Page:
Thursday, January 29, 2009
I saw Kate mostly at Conferences, and several times rode to or from the airport when I lived in Connecticut. (Since I lived further away, she would get picked up by the shuttle after I was on board.)
Kate was the President-elect of ALSC, the Association for Libary Service to Children. There is a spot on the ALSC blog for memorials.
Both the article in the Denver Post, and the article in the Greenwich Time give more details.
This event casts a pall over the success of the ALA Midwinter Meeting 2009.
Friday, January 16, 2009
In July, my job in Eau Claire ended. I spent the summer and fall looking for a new position. I also spent the time geographically relocating "down river" to New Orleans. On December 1, I started a new position. I am now a library consultant for the State Library of Louisiana. Part of my job is to serve as the State Data Coordinator.
I did have a personal revelation recently. When I started blogging, I was in a rut in my life. I was not particularly unhappy, but certainly not happy. More recently, I am much happier, and much busier. My personal time is taken up "doing things." I have a life outside the internet!
Working for a state library agency is interesting. I have gained a great deal of insight into why some things happened the way that they did in the two previous states I was a library director in. I am no longer a manager. There is a part of me that is very happy about that. My job pretty much begins when I walk into the office and ends when I walk out. (Except for conferences and when I am -- eventually -- on the road.)
So, don't expect as many postings as in the past. There will be less work-related. There will also be no political stuff....That is another post.
Thursday, January 15, 2009
There was a post on the ALA Washington Office blog, District Dispatch, about the Consumer Product Safety Commission's proposed enforcement of a new law. That post states:
Within the last few days, ALA and others in the “book” community (other librarians, publishers, teachers, booksellers, etc.) became extremely concerned after seeing that the CPSC intended to include books in the definition of “products to children” that would need to be certified as safe. This concern was heightened by a letter from the General Counsel of the CPSC – a letter that states that books are not exempt from the law.The end of the posting says:
I've been catching up on my blog reading, and found an article from Library Link of the Day to a provocatively titled piece in the Boston Phoenix "Congress Bans Kids from Libraries?" Here are a couple of key paragraphs from that story which summarize the situation, starting with the lead paragraph:
Several key Hill offices have contacted the CPSC Commissioners and the General Counsel. We believe that the misunderstanding may be cleared up, so the Commission can focus on children’s items that are truly dangerous.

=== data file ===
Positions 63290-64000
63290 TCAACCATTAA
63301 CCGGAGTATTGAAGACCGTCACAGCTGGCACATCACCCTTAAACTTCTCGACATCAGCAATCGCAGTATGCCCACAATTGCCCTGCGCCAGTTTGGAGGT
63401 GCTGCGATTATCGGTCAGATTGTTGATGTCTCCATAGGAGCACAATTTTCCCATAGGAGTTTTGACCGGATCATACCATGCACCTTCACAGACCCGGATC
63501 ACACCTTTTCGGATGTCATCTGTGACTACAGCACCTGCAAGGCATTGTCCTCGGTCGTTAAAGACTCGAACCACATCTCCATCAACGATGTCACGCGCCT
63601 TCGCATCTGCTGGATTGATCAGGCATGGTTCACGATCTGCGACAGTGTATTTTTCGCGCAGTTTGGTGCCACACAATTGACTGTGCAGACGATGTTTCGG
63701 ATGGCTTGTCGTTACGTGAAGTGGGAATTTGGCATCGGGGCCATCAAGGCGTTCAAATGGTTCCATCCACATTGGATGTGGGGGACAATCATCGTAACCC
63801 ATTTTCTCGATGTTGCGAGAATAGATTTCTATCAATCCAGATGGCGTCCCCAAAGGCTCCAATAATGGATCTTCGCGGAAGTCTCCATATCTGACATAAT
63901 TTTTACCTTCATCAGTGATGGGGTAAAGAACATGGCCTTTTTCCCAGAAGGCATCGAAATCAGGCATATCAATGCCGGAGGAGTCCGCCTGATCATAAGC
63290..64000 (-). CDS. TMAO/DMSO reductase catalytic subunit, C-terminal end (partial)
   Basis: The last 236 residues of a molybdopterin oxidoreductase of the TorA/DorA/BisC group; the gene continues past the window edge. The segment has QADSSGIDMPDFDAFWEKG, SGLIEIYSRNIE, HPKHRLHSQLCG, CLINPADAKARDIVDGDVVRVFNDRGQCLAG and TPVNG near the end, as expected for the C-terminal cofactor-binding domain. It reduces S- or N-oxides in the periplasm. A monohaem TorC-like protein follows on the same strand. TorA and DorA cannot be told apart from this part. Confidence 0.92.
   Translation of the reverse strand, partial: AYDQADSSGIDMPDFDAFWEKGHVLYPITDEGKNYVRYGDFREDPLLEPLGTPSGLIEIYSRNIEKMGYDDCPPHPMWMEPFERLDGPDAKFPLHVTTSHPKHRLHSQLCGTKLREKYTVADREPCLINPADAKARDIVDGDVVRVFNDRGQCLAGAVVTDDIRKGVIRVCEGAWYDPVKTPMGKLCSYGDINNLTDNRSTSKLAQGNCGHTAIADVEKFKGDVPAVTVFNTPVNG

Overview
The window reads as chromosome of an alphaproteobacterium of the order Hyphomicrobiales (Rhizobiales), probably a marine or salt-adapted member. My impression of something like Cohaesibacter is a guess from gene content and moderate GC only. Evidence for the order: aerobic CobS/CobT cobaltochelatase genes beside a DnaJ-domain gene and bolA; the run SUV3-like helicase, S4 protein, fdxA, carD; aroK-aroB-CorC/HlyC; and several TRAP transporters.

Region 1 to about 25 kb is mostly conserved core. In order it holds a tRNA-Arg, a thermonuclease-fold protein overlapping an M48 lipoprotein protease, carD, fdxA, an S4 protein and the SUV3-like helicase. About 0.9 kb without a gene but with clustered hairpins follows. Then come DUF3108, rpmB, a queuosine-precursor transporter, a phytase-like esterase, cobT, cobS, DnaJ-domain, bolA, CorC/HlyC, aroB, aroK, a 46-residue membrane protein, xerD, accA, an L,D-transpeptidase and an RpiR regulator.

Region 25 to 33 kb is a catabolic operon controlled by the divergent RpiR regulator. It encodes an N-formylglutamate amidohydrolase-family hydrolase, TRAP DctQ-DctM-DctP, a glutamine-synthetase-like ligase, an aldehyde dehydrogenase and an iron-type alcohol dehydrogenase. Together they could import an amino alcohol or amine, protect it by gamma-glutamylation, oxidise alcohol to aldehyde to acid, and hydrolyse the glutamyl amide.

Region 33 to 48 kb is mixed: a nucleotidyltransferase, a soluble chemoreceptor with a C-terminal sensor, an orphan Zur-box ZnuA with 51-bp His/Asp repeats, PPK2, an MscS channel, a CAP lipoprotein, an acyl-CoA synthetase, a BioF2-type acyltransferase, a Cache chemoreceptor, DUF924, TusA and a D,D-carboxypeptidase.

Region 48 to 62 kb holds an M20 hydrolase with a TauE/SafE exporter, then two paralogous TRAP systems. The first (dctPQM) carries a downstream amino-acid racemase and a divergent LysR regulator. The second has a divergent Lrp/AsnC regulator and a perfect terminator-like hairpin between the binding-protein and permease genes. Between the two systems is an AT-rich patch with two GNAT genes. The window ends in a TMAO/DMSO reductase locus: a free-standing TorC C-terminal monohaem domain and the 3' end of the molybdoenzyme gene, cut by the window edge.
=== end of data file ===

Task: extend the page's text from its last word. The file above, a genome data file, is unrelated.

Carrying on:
If we can’t get this resolved, we will need everyone who wants children to continue to have access to safe children’s books to contact the Commission and Capitol Hill – but, for now, we can stand by until we hear more from our Congressional supporters.
Is it possible that Congress has just inadvertently turned millions of children’s books into contraband? At the moment, anything seems possible with regard to the sprawling, 62-page Consumer Product Safety Improvement Act (CPSIA), passed this past August with overwhelming margins in both the House (424-1) and the Senate (89-3)....
Historically, books have been considered more dangerous to read than to eat. Regardless, a memo from the CPSC, issued the day before Christmas Eve, explicitly quashed any hope that books might escape the new law. To make matters worse, even publishers that have already had their products tested for lead will be forced to retest. In the same memo, existing test results based on “soluble lead” — a measure of whether lead will migrate out of a product — were rejected by the CPSC because they did not measure “total lead content.”
The CPSC has not issued any ruling on whether libraries, schools, and other institutions that loan — rather than sell — books will be subject to the law. Without such clear guidance, says Adler [Allan Adler, the American Association of Publishers’ vice president for legal and governmental affairs], schools and libraries should assume they have to comply.
I fully support making sure that our children are safe by getting rid of the possibility of ingesting lead. (I completely stripped the woodwork in a house, taking off all the lead paint), and repainted with lead free paint. However, books are not a source of lead!
This is yet another example of the "Law of Unintended Consequences!"
Wednesday, January 07, 2009
Daisy Fay and the Miracle Man by Fannie Flagg
Death in the French Quarter by Kent Conwell
Dakota: A novel by Martha Grimes
Mudslingers: The top 25 negative political campaigns of all times by Kerwin C. Swint
City of Refuge: A novel by Tom Piazza
The Quiet Girl by Peter Hoeg
It Might Have Been What He Said by Eden Collingsworth
Barbarians at the Gate: The Fall of RJR Nabisco by Bryan Burrough and John Helyar
Stupid and Contagious by Caprice Crane
Voodoo River by Robert Crais
L. A. Outlaws by T. Jefferson Parker free book from PLA Conference, signed copy
Cannibals: Shocking True Tales of the Last Taboo on Land and at Sea edited by Joseph S. Cummins
Sure of You by Armistead Maupin
Significant Others by Armistead Maupin
Babycakes by Armistead Maupin
Further Tales of the City by Armistead Maupin
More Tales of the City by Armistead Maupin
Tales of the City by Armistead Maupin
The Man-Eating Myth: Anthropology and Anthrophagy by W. Arens
The Plague of Doves by Louise Erdrich Advance Reader's Edition